April 15: Art Info summarises the various rumours and responses. And there’s a world-wide sit-in planned for this Sunday, reported in the L.A. Times. April 16: Now The Guardian reports on other associates being arrested. And see The Committee to Protect Journalists. Michael Sainsbury, in The Australian, (“Brutal flipside of economic success”) points out that Julia Gillard will be put on the spot when she visits China next week. And see Austin Ramzy, in Time Magazine. April 17: NPR publishes an interview article by Laura Sydell. And see designboom. The German Chancellor Angela Merkel is reported as having made a personal plea to the Chinese Government for Ai Weiwei’s release. The NYT reports that 54 people have been detained during the current crackdown. A revealing interview with German architect of the Chinese National Museum, Meinhard von Gerkan at Spiegel Online. April 18: reportage on some of the demonstrations around the world on The Age here. And here on the blog WNYC. April 19th: read Ma Jian at Day by Day (The Day Weekly Digest) on the symbolic values of the sunflower seeds. And read Ben Evans who ruminates on the effects of the NY protest here at Art Info. The NYT watches the German angst over their Beijing exhibition The Age of Enlightenment. Maybe this gaggle of U.S. Senators will raise the issue. “It’s a tinderbox… it’s all about to blow” says Will Hutton, interviewed here by Ali Moore on the ABC. April 20th: ArtInfo reports that, the host of the AWW petition, was brought down by a denial of service attack. In Australia, press reports quote Prime Minister Julia Gillard as having said: ‘We regularly raise human rights and in a broad set of discussions I will raise human rights.” The Guardian’s Tania Branigan reports today that Ai Weiwei’s lawyer, Liu Xiaoyuan is no longer in detention. The Economist sees the purge of public intellectuals, reporters and lawyers as a reflection of the nervousness of the leadership. And Charlie Finch at artnet argues the comparison with fascist Germany in the 1930s. See and read Alison Klayman on Frontline (with Hillary) drawing attention to the breadth of the purge. April 21: The Guardian on the hack attack. AFP reports that the US government has reiterated its concerns at the “extralegal detentions”. April 22: AFP reports the departing US Ambassador Jon Huntsman reiterating his call: “It is very sad that the Chinese government has seen a need to silence one of its most innovative and illustrious citizens,” he said in a written introduction to the artist, who is also a staunch activist, published by Time. “Ai… has shown compassion for his fellow citizens and spoken out for victims of government abuses, calling for political reforms to better serve the people,” Huntsman, who is due to leave his post in the next few days, added. “For the world, Ai continues to represent the promise of China.” Chinese Human Rights Defenders publish a list of those missing. April 24: AFP reports another significant Art Citizens demonstration in Hong Kong. Reported by BBC TV news.  Human Rights Watch asks Gillard to step up. And here’s VoA’s latest.  And meanwhile (Evan Osnos reports in the New Yorker) the Chinese Government exhorts the populace to be happy. April 27: The Asia Society references an instance of the use of parody to get around censorship. The Swiss Interior Minister, Didier Burkhalter, is reported as having raised the issue, and more forcefully than the Australian PM, it seems. And here’s an anonymous Chinese contributor to the austere Wesleyan Argus. Reuters reports the Chinese government’s warning that discussion of human rights is a “tool to meddle”, suggesting that something got lost in translation? Here’s the Asia Society’s Melissa Chiu speaking to CNN. On the U.S. Asia Law Institute (NYU School of Law) site Jerome A. Cohen unpacks the possible legal scenario(s) facing Ai Weiwei. April 28: Martin Gayford at Bloomberg asks whether, if Ai Weiwei is still in custody, the Chinese participation at the Venice Biennale (opens June 4) will be a focus for art world action. Tania Branigan reports today in the Guardian that two of Ai Weiwei’s oldest friends, Zuoxiao Zuzhou and Xiao Li have been detained at Shanghai Airport. It may be coincidental, but Zuoxiao Zuzhou yesterday published an article “Who doesn’t love Ai Weiwei?”, in the Hong Kong newspaper Mingpao. And in the context of the German exhibition in Beijing, The Age of Enlightenment, the NYT’s Didi Kirsten Tatlow compares Ai Weiwei’s circumstances to that of Voltaire… April 29: Geremie Barmé writes this incisive and informed essay on Ai Weiwei’s predicament on The China Beat. April 30: Read Barmé’s conclusion, and then: Jamil Anderson reports on Xu Bing’s “apolitical” stance. And then Chen Danqing, Ai Weiwei’s friend, interviewed in the LAT. May 1: The Chinese Embassy in London writes that this has nothing to do with freedom of speech, etc. (Ben Balnchard, at Reuters). And here (Peter Foster, The Telegraph) specifically in response to Salman Rushdie. Ai Weiwei’s wife and colleagues make their claims in this open letter to the authorities. And here is a dedicated blog: Australia’s voice remains silent on Ai Weiwei’s disappearance. In its own Open Letter, iconophilia asks whether the Australian Prime Minister Julia Gillard will have anything to say about Ai Weiwei when she visits China? And the answer is: not much, politely. A Chinese police officer, right, and a security guard stand outside the entrance to Ai Weiwei’s studio in Beijing Sunday, April 3, 2011. China blocked Ai Weiwei, one of its most famous contemporary artists, from taking a flight to Hong Kong on Sunday and police later raided his Beijing studio, the man’s assistant said. AP Photo/Ng Han Guan. Quotes: “The state is taking action against people who have peacefully demonstrated their ideas. They are writers – all they did is to express their minds through the internet. So the pattern is very clear. The state tries to maintain stability by crushing any thought of making change,” Ai says. “It could happen to me, because I did the same thing and in many cases I went much further and deeper. But I always think the government can learn from their mistakes – they should learn and should understand; they should be just as intelligent as anyone else. I have to be wishful [optimistic] in that sense.” (see Tania Branigan, in the Guardian, 18 March 2010) “So what is my activity? My activity is very simple, asking basic rights for people to freely express themselves and also to find a new structure, a new way of communicating. Because I’m an artist and this is what I do and I believe in that.” (CNN) “How can you predict what’s in a dictator’s mind?” he asked. “You know if you really think about them you are already a victim of them.” (npr) “They put you under house arrest, or they make you disappear,”‘ Ai Weiwei said in an interview. “That’s all they can do. There’s no facing the issue and discussing it; it’s all a very simple treatment. Every dirty job has to be done by the police. Then you become a police state, because they have to deal with every problem.” From Art Info 7 April: – Love the Future Indeed: In China, where countless government agents patrol sites behind the Great Firewall for any offending political content (and where telephone conversations are so closely monitored that some trigger phrases can immediately disconnect the call), it takes some creativity to voice opposition. The fact that even sympathetic publications universally self-censor to avoid reprisals is a sad problem too. So to rally citizens to protest the detention of Ai Weiwei, online commentators have taken up the slogan “Love the Future,” (爱未来) which both resembles and sounds similar to Ai’s name (艾未未). Calls range from the energetic (“To love the future is to love yourself. Fill the microblogs with love. Fill the motherland with love. Donate your love to the future of the motherland.”) to the despondent (“I really don’t dare believe that in this society, even love for the future can disappear”). [China Digital Times] AWW quoted in the Australian: “Dissidents are criminals. Only criminals have dissident ideas. The distinction between criminals and non-criminals is whether they have dissident views. If you think China has dissidents, you’re a criminal. The reason China has no criminals [dissidents?] is because they have already become criminals.” And from Bloomberg (above): Departing U.S. Ambassador to China Jon Huntsman said yesterday America will defend the rights of Chinese human rights activists such as Ai and jailed Nobel laureate Liu Xiaobo. Future ambassadors “will continue to speak up in defense of social activists, like Liu Xiaobo, Chen Guangcheng and now Ai Weiwei, who challenge the Chinese government to serve the public in all cases and at all times,” Huntsman said in a speech in Shanghai. And, now, in The Age (7th April) there’s a story about “The Initiators and Organisers of the Chinese Jasmine Revolution” who are said to be the people who first launched the idea of a peaceful revolution on February 17. And Bob Dylan (on tour in China) appears to have accepted censorship of his playlist, and has kept his mouth shut over AWW. Great photograph in The Australian here. And reported here in the Washington Post. And for related ambient experiences, read Bill Shiller, at the Toronto Star. A slideshow of AWW’s work has been posted by The Washington Post. And here’s Imagine’s Without Fear or Favour on YouTube. From which these marble surveillance cameras were snapped:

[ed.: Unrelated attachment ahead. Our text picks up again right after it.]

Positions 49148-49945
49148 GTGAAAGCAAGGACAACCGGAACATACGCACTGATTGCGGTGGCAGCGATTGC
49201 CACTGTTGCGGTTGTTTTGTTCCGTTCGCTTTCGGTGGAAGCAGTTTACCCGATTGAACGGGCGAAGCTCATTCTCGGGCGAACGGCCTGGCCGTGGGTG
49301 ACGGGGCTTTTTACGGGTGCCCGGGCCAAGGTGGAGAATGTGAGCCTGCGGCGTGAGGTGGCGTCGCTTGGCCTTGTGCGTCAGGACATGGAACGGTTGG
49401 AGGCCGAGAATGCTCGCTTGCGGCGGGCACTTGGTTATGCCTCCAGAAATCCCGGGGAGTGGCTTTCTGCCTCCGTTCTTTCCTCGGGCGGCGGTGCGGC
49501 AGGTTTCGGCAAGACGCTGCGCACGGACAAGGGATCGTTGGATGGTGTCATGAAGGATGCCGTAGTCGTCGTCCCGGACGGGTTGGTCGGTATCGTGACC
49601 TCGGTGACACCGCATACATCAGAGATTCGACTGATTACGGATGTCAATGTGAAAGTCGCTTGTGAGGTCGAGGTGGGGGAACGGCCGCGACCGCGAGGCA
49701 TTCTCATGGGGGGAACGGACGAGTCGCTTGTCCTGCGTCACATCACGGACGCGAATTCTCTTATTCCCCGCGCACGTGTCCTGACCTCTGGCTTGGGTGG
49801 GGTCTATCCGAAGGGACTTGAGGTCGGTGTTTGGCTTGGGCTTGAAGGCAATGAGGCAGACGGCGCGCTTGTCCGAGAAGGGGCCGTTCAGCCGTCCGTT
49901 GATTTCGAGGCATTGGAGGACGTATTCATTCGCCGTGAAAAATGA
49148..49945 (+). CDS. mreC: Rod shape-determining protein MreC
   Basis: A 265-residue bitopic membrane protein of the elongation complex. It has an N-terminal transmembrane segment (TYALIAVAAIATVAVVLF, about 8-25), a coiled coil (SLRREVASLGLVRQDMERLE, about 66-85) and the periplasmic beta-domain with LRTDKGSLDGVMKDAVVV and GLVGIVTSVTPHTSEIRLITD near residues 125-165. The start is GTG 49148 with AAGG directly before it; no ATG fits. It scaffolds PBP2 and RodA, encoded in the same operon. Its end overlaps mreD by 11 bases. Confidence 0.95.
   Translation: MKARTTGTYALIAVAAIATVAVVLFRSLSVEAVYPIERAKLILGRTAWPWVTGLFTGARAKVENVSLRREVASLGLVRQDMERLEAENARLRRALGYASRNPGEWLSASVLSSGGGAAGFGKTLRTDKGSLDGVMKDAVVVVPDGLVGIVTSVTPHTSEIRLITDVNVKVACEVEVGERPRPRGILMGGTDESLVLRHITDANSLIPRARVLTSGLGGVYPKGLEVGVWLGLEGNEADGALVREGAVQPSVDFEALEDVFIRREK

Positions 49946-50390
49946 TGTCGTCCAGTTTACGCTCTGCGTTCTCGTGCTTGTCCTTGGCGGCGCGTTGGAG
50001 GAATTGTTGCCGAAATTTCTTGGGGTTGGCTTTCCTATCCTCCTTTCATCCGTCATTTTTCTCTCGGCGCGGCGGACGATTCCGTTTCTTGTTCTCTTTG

#1 Australian Dissident Artist 12131438 on 04.04.11 at 6:33 pm